Anyone who has watched and followed Griffin Canning since his days pitching for Santa Margarita Catholic High School likely weren’t surprised with the success he had right from the start in the majors.
Canning walked out to the mound for the Los Angeles Angels on April 30, picked up the ball inside Angel Stadium, where he had watched dozens of games in his 22 years, and acted like he’d been on that hill a hundred times before.
Canning retired the first ten Toronto Blue Jays he faced, including five in a row by strikeout in a dazzling stretch that bridged the second and third innings.
Canning departed pitching 4 1/3 innings in his major-league debut, allowing three runs and four hits with six strikeouts and a walk. He left with the Angels leading 3-2 and the tying run on third base, which eventually scored, but the Angels went on to win 4-3.
Canning returned to the mound a week later at the Detroit Tigers, a game that received considerable attention beforehand because it was the season debut for Angels designated hitter Shohei Ohtani, but Canning stole the show then too.
Displaying just as much poise and effectiveness as he did in his first start, Canning allowed two runs and four hits in 5 1/3 innings, long enough to get credited with his first major-league win in the 5-2 victory.
“Canning looked good,” Angels manager Brad Ausmus told reporters afterward. “He actually looked really good for the large chunk of time that he was out there.”
Getting the manager’s stamp of approval is always a plus for a rookie, but Canning said he felt accepted throughout the clubhouse.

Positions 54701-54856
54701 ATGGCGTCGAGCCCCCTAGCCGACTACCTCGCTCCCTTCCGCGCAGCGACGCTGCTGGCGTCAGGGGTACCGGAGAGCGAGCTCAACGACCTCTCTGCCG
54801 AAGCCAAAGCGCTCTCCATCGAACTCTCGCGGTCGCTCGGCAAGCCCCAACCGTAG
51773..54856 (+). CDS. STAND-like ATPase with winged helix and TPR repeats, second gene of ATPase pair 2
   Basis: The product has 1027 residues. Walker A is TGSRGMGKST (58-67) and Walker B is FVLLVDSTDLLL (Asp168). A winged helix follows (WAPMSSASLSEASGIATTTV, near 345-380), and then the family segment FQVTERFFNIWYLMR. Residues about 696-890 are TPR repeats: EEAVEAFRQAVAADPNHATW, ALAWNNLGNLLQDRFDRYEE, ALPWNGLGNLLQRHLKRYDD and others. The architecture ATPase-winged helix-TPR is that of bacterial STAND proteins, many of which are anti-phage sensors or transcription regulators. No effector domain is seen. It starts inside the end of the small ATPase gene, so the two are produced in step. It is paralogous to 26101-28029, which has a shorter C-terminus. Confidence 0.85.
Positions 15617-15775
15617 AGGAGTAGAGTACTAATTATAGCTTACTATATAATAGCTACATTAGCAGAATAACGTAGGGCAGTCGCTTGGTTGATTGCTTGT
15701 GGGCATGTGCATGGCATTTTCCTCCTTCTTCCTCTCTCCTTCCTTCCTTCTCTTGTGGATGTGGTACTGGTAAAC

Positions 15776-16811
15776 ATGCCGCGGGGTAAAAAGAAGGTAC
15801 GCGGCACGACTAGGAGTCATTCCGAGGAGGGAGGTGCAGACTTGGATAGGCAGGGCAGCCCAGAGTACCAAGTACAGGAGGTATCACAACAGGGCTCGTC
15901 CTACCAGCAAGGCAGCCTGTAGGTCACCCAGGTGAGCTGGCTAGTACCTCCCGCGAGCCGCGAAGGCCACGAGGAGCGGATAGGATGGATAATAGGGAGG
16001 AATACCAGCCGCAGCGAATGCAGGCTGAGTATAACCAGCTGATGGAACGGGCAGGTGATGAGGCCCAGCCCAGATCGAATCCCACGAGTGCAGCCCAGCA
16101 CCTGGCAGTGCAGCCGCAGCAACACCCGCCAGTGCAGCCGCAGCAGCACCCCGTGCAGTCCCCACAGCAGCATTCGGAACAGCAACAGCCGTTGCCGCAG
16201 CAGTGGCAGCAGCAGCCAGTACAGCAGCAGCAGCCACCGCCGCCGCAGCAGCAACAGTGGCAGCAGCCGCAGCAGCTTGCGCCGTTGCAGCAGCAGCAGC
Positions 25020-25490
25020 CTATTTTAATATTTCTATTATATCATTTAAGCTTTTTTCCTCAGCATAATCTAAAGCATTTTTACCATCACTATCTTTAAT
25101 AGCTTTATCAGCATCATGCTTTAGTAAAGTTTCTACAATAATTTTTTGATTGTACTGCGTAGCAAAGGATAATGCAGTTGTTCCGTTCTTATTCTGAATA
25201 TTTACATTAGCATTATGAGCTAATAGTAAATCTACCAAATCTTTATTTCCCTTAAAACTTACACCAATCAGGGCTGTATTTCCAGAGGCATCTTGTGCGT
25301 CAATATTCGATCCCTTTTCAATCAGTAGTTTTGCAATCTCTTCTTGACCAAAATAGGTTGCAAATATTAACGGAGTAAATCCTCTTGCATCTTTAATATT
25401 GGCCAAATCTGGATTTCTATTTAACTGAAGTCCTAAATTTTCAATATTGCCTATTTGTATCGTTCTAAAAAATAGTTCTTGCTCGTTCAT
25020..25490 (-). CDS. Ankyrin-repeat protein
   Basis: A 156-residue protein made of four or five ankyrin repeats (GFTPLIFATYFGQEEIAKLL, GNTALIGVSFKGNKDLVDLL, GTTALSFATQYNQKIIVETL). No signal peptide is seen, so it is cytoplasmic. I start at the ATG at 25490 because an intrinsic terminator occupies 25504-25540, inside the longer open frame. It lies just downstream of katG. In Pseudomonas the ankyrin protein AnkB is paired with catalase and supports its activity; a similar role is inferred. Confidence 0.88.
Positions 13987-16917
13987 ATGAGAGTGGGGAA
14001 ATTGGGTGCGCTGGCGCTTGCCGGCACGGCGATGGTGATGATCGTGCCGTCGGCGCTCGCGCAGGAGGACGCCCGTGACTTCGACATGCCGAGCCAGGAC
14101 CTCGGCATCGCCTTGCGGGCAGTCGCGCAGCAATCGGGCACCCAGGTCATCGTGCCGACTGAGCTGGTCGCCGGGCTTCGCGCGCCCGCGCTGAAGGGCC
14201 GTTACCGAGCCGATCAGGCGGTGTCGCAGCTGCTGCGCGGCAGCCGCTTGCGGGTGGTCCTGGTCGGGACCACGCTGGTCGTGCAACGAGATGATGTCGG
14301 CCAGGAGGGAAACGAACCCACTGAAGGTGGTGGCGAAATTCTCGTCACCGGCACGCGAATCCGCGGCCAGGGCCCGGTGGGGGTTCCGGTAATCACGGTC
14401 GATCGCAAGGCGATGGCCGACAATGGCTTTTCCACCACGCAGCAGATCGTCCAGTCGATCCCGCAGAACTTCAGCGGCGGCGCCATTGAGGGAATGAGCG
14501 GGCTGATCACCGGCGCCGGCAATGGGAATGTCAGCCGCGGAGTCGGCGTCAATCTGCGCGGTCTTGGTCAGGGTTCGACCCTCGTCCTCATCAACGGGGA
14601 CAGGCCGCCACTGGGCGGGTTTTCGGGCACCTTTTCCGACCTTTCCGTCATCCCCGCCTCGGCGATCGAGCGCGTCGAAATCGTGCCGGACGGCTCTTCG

“Everyone told me when I got up here that I belong,” Canning said. “That’s the biggest thing: Confidence. I’m just trying to keep my head down and keep getting better.”
Canning’s former coach at Santa Margarita likely wasn’t surprised at how easily Canning first transitioned to the major-league level.
David Bacani watched Canning cap his high school career at Dodger Stadium by striking out 11 batters in a 3-1 win against Foothill in the CIF-SS Division I final.
“It’s like he was born to be in that arena, be on that stage,” Bacani said at the time. “Griffin is one of those guys, who, in a moment … can have the poise, the competitive edge that he’s not going to let (adversity) affect him.”
Canning is the first pitcher from Santa Margarita to start a major-league game.
Servite leads the way with three, including Mike Witt, who made 272 starts for the Angels from 1981-89 and was Canning’s pitching coach at Santa Margarita.
D.J. Houlton, a 1997 graduate of Servite, made 19 starts for the Los Angeles Dodgers during the 2005 season. Marc Rzepczynski made 23 starts in his first two seasons in the majors with the Blue Jays in 2009-10 before moving to the bullpen over the next eight seasons.
Canning got his foot in the door in the majors by dominating at UCLA and then carving his way through the minor-league ranks in less than two years.
After his solid start with the Angels, Canning was confident that success would continue.
“I definitely have the advantage because these guys haven’t seen me ever,” Canning said of the opposing hitters.
Good chance they’ll be seeing a lot more of Canning in the coming years.